Live Review

Nakhane & Lupa J @ Brisbane Powerhouse

Brisbane Powerhouse has often wanted to be the epicentre of new and emerging art, showcasing theatre, music and visual art that wouldn't (or couldn't) get a platform elsewhere. The month-and-some-long ΩHM (OHM) Festival brings performing artists from a broad musical field - and luckily for Brisbane, many of them are doing the "summer festival" tour of Australia meaning that the enormous outlay touring companies and musicians must consider before coming to Australia is somewhat spread around, allowing many more people the chance to experience something apart from the ordinary fare of music and performance art.

Nakhane has been here before and came with rave reviews of their powerhouse (pun not intended) stage presence - a young, black, South African, genderqueer person - who has already lived a life of challenges, not the least going from a fundamentalist Christian enforced "conversion therapy" existence and needing to leave South Africa to safely explore and enunciate their queerness in London, UK. On this tour, the set is minimalist and Nakhane arrives onstage in similar garb - dark blue boiler suit, black military beret, dark sunglasses - and following audio excerpts from the late twentieth century HIV-AIDS work Angels In America - they launch into a no-holds-barred version of Tell Me Your Politik, from their forthcoming album Bastard Jargon. Immediately, there are no apologies given, Nakhane's honesty as a queer person not shying away from physicality, passion and sex makes this achingly short set (just ten or eleven songs) tingle up and down the spine.

Performing with just one other musician, a drummer (whose name I didn't catch... damn these old ears) there was more energy flowing off that stage than could be contained by the odd decision to have the Powerhouse Theatre in full-on seating mode. The songs New Brighton, You Got Me (Living Again) and My Ma Was Good really demanded a chance to get up and move. By the time Nakhane got to Do You Well it was impossible to restrain the audience's legs, feet and hips - something Nakhane was very wise to. Do You Well was introduced with a quote from a recent review describing it as "dance or die" and it's infectiousness and uplifting anthem like quality meant being seated was nigh on impossible.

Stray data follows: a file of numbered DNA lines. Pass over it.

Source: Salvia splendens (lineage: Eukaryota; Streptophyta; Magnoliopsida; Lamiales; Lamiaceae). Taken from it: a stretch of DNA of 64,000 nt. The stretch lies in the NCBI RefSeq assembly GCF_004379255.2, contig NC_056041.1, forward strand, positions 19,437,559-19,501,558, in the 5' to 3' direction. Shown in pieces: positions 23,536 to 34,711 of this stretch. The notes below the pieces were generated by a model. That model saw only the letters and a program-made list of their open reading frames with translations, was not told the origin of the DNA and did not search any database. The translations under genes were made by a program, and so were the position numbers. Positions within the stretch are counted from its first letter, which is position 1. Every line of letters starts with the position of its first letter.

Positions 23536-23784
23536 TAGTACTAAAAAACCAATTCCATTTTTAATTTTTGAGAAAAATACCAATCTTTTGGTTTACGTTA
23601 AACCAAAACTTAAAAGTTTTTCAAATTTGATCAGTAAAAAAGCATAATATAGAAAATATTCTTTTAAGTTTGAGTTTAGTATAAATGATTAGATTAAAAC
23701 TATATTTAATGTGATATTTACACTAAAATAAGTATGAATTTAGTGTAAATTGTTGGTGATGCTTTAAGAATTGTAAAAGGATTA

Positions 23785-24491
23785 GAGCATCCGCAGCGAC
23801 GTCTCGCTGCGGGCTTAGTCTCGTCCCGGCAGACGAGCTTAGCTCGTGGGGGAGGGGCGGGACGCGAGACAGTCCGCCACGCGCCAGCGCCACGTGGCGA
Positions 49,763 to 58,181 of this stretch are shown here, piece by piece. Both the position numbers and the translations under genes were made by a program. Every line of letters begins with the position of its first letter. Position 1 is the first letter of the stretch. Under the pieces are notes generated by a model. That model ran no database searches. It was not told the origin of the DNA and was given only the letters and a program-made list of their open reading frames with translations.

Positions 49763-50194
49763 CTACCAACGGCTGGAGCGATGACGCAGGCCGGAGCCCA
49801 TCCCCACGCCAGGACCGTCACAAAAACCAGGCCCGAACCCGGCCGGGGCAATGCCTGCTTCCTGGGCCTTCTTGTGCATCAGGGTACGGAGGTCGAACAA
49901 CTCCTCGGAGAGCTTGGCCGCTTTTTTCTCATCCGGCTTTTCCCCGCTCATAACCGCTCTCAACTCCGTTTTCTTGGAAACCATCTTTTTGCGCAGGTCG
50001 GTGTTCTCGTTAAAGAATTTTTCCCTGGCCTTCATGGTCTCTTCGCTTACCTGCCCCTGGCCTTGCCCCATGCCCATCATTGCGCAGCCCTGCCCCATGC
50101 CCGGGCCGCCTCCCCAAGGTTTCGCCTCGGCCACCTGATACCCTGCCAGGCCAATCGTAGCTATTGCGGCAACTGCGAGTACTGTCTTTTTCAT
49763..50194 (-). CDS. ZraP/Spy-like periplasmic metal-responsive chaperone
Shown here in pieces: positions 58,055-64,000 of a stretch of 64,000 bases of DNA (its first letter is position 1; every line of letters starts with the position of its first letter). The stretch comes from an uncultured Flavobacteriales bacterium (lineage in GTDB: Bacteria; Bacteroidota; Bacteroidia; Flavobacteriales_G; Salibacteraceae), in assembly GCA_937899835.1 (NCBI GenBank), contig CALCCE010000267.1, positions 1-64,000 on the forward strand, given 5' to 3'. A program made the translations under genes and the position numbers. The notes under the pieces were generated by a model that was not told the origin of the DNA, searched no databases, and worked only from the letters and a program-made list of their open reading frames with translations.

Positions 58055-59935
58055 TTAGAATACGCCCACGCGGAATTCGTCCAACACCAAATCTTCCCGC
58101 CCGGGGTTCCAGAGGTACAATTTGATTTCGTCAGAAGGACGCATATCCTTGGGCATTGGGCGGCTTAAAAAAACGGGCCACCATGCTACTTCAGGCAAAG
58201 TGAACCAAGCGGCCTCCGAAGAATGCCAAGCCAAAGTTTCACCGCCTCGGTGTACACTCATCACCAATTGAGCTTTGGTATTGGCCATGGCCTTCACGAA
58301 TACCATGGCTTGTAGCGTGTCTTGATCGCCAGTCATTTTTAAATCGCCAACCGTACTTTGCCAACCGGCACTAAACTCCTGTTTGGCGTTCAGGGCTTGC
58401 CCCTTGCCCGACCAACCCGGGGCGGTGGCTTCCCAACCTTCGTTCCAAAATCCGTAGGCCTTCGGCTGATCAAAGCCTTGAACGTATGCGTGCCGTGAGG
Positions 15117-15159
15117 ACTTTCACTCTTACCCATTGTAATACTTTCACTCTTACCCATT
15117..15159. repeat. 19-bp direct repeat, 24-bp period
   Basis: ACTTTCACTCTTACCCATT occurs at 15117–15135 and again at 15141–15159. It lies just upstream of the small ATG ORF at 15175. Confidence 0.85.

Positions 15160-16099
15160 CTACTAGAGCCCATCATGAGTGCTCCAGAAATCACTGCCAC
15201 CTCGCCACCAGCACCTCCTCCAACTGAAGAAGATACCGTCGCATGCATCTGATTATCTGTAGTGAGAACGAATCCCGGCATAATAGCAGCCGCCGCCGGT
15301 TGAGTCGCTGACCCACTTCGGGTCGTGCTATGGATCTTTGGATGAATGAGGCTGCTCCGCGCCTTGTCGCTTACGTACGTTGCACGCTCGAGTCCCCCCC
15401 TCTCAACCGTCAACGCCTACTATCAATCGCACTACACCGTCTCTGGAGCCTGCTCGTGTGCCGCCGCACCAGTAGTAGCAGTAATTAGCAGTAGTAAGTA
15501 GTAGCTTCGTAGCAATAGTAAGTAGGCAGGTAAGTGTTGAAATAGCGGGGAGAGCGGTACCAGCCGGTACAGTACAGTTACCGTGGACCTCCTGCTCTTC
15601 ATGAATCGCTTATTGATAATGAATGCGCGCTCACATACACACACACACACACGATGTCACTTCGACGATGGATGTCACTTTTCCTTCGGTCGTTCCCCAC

Nakhane has a very subtle, seductive way of engaging with their audience - not in a brash way that some OTT performers have (and make seem false), but they speak passionately, directly and... stripping off the top layer to reveal a tight black singlet underneath, a very comfortable way of flirting with the audience and the audience lapped it up. Ending with a cover of Adamski's Killer which kept the audience on their feet, the only way to get the audience out of the theatre was to bring the vibe back down to a solitary flame - a passionate acapella rendition of Who Wants To Live Forever? by Queen (well, Freddie Mercury, really).

Earlier, Naarm/Melbourne performer Lupa J had a great opportunity to warm up the crowd in the literal sense of the word with their dancefloor beats - however - as they noted from the stage this wasn't their usual style of performing, being far more used to the dance music festival circuit or midnight on the club's dance floor. Seeing young female, trans and non-binary people taking to beats and dance music production is heartening and breaks up the very, very cisgender straight white male "hero DJ" world that predominantly exists in Australia. Having two examples of a more inclusive future in music appear together was powerful and one hopes Brisbane Powerhouse will continue with events like ΩHM to give space for creatives beyond the narrow paradigm.

- Blair Martin.


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